Listen people into existence.
When in doubt, delight in their face.
Healing racism is about real people that end up loving each other and being in a relationship.
These are some of my notes from a workshop on listening as an act of inclusion and social justice that I hosted last month at Oakland University with the inspiring founder and director Traci Ruble and educator Tecca Thompson of the Sidewalk Talk project.
They shared stories with one another, listened, and reflected to each other what they witnessed. In the process, we accompanied the speakers on the journeys of their feelings, how their bodies felt in the middle of a traumatic event and in processing it afterwards, and we heard questions about what helped one heal.
We did not hear interruptions. We did not hear relating to one another’s experiences.
We saw space to just be, without judgement, without pushing for more, and with lots of recognition, silence, and – because covid – lots of virtual hugs.
I am reflecting on this workshop nearly two weeks later because I am in need of receiving this type of listening today and am feeling the urge to offer this listening at the same time to my friends and family in Minnesota.
I’m trying to set some of the (white) guilt and (white) savior complex to the side for a few minutes because I feel there is an important urge underneath it all to contribute to healing.
Two particular quotes are swirling inside of me right now.
The oneness of humanity… is a statement of principle and an assertion of the ultimate goal of human existence on the planet.
In no other country is the promise of organic unity more immediately demonstrable than in the United States because it is a microcosm of the diverse populations of the earth.
Both of these statements reached me through the National Center for Race Amity and are reliant on the teachings of the Baha’i Faith, of which I am a member. They are important right now because, as I feel unprepared to radically love one another, “to delight in their face,” I realize I need to pivot and draw from what is constructive and joyful. Any other path right now is inadequate, provokes more rupture, more disunity, more confusion, and more loss.
I realize the strength of the argument that people have always had war, dissent, division, and hierarchies. The first quote doesn’t argue for the opposite, but it emphasizes that, beyond a principle, realizing our oneness is the ultimate goal. Radically loving all is the ultimate goal. We cannot achieve reconciliation without truth.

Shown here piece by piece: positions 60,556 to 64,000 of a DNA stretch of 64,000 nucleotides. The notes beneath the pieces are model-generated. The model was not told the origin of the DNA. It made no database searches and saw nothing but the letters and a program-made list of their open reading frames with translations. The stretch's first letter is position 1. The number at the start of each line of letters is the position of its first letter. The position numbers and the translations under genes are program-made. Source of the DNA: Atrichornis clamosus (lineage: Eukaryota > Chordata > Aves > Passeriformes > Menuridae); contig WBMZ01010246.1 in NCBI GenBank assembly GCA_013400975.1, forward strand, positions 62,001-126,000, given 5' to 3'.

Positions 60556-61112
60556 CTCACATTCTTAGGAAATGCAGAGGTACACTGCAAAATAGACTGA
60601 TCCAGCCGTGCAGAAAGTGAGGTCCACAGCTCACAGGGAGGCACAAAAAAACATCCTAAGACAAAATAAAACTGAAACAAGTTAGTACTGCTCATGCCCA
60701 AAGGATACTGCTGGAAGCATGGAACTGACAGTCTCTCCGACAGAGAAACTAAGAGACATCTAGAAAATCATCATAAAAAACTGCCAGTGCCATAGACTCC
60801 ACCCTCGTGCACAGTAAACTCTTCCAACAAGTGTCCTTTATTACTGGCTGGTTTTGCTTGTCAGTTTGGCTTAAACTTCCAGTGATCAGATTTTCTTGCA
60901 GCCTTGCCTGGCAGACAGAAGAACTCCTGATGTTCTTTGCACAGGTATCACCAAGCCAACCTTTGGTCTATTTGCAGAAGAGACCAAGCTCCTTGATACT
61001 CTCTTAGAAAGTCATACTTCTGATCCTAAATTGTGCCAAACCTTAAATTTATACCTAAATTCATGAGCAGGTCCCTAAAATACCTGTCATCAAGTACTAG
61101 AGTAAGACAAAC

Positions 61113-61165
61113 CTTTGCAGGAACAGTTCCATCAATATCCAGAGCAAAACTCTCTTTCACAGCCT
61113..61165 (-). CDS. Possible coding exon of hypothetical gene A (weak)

I have pondered on this too often in the last year, as so much discord and hot emotions have led our communities to feel – and be – at odds. The pandemic, racism, vilifying and skewering one another for our choices and beliefs, racism, elections, riots at the Capitol, racism again… “In no other country…” This isn’t about how special the U.S. is – as an immigrant I am not particularly fond of the promise of the American Dream and how exclusionary that has ended up being, nor oblivious to the dangerous and imbalanced consequences of the U.S. as a world power with very narrow interests.
This is about how we are an opportune lab to work this out. This is the room where it happens.
At the same time as I offer theses prompts for bridging polarizing conversations, I will admit how inadequate and underprepared I feel, and how short I fall in being there. But let’s try it nonetheless:
Listen the family of Duante Wright into existence – #saytheirname. Listen the family of Kim Potter into existence.
Delight in the faces of those protesting who feel anger and pain. Delight in the faces of police officer families who feel betrayed and abandoned.
Final notes – because I am struggling seeing these sentences side by side. First of all, this isn’t about all things being relative. This isn’t about let’s all get along and share our toys on the playground. This is about speaking truth, owning up to mistakes and fissures in the deepest corners of our hearts, communities, institutions, and systems. This is about true justice.
Second and lastly, I am not the first to come up with this. I rely on the wisdom of many before me who have recognized we are lonely and unheard and disconnected. I’m going to say it again: “Healing racism is about real people that end up loving each other and being in a relationship.” I’m listening.